Given the resources at their disposal, Manchester City’s damp squib of a league performance must be considered one of the flops of the year. The Sky Blues have arguably the most complete squad in the competition and so Guardiola must shoulder significant responsibility for their failure to click as a unit. Gone are the days of Kompany steel. In its place: a defence more porous than a second-hand sieve.

If he had any doubts before, the Spaniard will now have no illusions about the competitiveness of the English game. Pep Guardiola is used to dominance, having been in charge of possibly the best team this century, in Barcelona, and a Jup Heynckes’s crafted Bayern Munich side. Now, he has received a harsh lesson that an embarrassment of riches will only take you so far in the Premier League.

By contrast, recent history has left his rival with much to prove. A pathetic title defence with Chelsea saw José Mourinho get the sack and his CV blemished. A struggling Manchester United offered him redemption. World-record-signing Paul Pogba and the immense Zlatan Ibrahimovic were supposed to return both club and coach to glory.

That didn’t quite go to plan. Bland, dry performances at Old Trafford have forced the club to settle for sixth — a far cry from where they belong. Europa League victory will mean the Red Devils finish on a high, but that won’t change what has been a poor league display.

Wayne Rooney

The United legend’s stock has taken the same trajectory as his hairline this season. An undoubted all-time great, “Shrek” has always relished the role of club talisman. Even during his off spells, only the brave would bet against him rising to the biggest of occasions.

But that’s all changed under Mourinho, ironically the person who tried desperately to bring him to Stamford Bridge only a few years ago. Rooney has languished on the bench for the most part, watching idly as Ibrahimovic has captured the plaudits. He did manage to complete his inevitable chasing down of Sir Bobby Charlton’s club scoring record, but that’s likely the only moment of his exploits this term that many will remember.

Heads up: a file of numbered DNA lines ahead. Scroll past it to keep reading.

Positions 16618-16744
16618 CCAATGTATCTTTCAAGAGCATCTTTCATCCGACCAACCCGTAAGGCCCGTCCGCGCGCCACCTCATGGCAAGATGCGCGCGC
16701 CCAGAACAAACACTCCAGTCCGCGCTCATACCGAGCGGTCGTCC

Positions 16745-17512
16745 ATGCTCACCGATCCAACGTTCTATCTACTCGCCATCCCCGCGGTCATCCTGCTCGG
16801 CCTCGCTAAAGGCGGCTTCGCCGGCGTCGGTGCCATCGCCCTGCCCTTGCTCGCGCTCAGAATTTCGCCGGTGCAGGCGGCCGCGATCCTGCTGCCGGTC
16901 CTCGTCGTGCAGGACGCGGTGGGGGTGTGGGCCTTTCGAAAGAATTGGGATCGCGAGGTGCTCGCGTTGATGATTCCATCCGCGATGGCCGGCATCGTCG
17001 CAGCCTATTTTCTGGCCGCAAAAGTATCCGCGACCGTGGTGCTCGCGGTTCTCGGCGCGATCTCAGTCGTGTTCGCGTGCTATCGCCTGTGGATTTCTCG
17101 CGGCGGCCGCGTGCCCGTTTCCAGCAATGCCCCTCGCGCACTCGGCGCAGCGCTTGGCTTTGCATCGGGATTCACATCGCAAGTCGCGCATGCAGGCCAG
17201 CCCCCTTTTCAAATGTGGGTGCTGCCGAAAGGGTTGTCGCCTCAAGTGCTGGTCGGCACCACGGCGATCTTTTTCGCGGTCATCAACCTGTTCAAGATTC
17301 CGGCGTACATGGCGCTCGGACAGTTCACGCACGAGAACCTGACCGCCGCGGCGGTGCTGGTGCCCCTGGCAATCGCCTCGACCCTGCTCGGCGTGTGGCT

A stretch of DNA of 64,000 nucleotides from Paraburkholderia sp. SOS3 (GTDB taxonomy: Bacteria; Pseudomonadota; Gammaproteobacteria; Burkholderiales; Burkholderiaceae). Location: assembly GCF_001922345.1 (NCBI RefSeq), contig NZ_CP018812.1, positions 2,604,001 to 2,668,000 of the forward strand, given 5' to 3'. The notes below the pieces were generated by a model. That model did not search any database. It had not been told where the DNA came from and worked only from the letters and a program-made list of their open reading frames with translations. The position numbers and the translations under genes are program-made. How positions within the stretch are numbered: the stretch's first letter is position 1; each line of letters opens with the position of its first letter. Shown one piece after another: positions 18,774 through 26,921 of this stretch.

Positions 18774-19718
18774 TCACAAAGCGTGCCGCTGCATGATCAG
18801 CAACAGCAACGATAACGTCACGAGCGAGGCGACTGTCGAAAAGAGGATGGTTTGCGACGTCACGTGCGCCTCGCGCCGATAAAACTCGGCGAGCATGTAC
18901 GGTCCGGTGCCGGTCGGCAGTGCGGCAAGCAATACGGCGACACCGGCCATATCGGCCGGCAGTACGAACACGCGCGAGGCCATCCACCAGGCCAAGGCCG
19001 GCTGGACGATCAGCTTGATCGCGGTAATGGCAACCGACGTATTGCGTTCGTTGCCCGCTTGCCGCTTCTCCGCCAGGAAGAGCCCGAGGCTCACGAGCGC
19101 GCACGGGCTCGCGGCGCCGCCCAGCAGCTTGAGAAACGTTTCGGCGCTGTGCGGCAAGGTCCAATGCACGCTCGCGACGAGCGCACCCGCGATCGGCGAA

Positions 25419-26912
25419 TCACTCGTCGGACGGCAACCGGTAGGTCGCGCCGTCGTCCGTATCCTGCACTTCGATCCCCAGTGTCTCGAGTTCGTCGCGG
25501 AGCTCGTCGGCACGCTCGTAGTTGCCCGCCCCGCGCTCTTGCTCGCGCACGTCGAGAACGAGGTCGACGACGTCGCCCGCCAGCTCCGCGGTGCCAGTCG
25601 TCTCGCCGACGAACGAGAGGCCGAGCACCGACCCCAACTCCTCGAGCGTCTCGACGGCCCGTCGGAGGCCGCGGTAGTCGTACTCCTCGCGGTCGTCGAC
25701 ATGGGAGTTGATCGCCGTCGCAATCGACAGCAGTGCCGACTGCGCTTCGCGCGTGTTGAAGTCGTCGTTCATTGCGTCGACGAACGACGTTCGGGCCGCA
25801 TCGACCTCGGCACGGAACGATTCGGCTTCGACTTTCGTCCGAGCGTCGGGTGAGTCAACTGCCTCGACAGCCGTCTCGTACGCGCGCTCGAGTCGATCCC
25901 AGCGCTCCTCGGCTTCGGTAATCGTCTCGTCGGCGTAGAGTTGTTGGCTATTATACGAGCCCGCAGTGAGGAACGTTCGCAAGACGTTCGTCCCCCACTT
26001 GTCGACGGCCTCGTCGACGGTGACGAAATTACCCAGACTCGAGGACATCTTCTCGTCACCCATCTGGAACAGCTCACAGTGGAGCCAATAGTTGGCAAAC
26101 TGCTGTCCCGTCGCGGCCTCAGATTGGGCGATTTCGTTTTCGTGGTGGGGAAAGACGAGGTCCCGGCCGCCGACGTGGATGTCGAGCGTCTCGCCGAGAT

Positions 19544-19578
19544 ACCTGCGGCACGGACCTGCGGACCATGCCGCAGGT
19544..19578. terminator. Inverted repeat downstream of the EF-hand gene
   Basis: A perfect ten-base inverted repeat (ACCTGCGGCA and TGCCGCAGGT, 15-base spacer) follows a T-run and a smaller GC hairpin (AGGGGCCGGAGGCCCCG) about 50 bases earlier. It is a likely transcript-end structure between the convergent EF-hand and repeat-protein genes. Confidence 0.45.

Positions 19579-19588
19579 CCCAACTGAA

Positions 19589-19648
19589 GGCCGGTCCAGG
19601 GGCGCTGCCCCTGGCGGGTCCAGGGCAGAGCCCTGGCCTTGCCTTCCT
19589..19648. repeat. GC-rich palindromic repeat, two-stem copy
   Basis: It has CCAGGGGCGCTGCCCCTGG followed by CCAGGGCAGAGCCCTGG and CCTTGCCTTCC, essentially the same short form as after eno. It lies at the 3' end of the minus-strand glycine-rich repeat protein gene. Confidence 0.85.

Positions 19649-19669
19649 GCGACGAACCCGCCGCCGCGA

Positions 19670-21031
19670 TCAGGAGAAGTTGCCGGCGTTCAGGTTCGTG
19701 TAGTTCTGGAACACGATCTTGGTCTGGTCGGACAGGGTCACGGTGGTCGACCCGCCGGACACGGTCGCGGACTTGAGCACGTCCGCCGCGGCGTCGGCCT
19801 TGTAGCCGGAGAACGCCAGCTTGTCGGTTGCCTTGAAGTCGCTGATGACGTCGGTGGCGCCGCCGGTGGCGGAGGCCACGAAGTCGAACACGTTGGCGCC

Anthony Martial and Marcus Rashford have clearly been earmarked as the future of the club, leaving Rooney’s own in significant doubt. In that regard, a big money move to China could beckon for the England captain. But even that could have a few pounds knocked off it after these latest displays.

The underdog story

The once-in-a-lifetime event that was the Leicester miracle has proved to be just that. Despite largely managing to keep their team intact, it was the combination of others significantly ratcheting up their performances and the not insignificant loss of midfield pivot Ngolo Kante that saw the foxes going from fighting for the grand prize to scraping themselves out of the relegation pit. For much of the season, the highly fêted Jamie Vardy and Riyad Mahrez looked less like giant slayers and more like Sunday league footballers.

Although the 2015-2016 league was a feast for the neutrals, it’s business as usual this time around. Only Everton came anywhere near to penetrating top six dominance, and the suspected suspects were relegated.

And of course “boring, boring Chelsea” marched to the title with authority. As you were.

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Luke Feltham
Luke Feltham

Luke Feltham runs the Mail & Guardian's sports desk. He was previously the online day editor.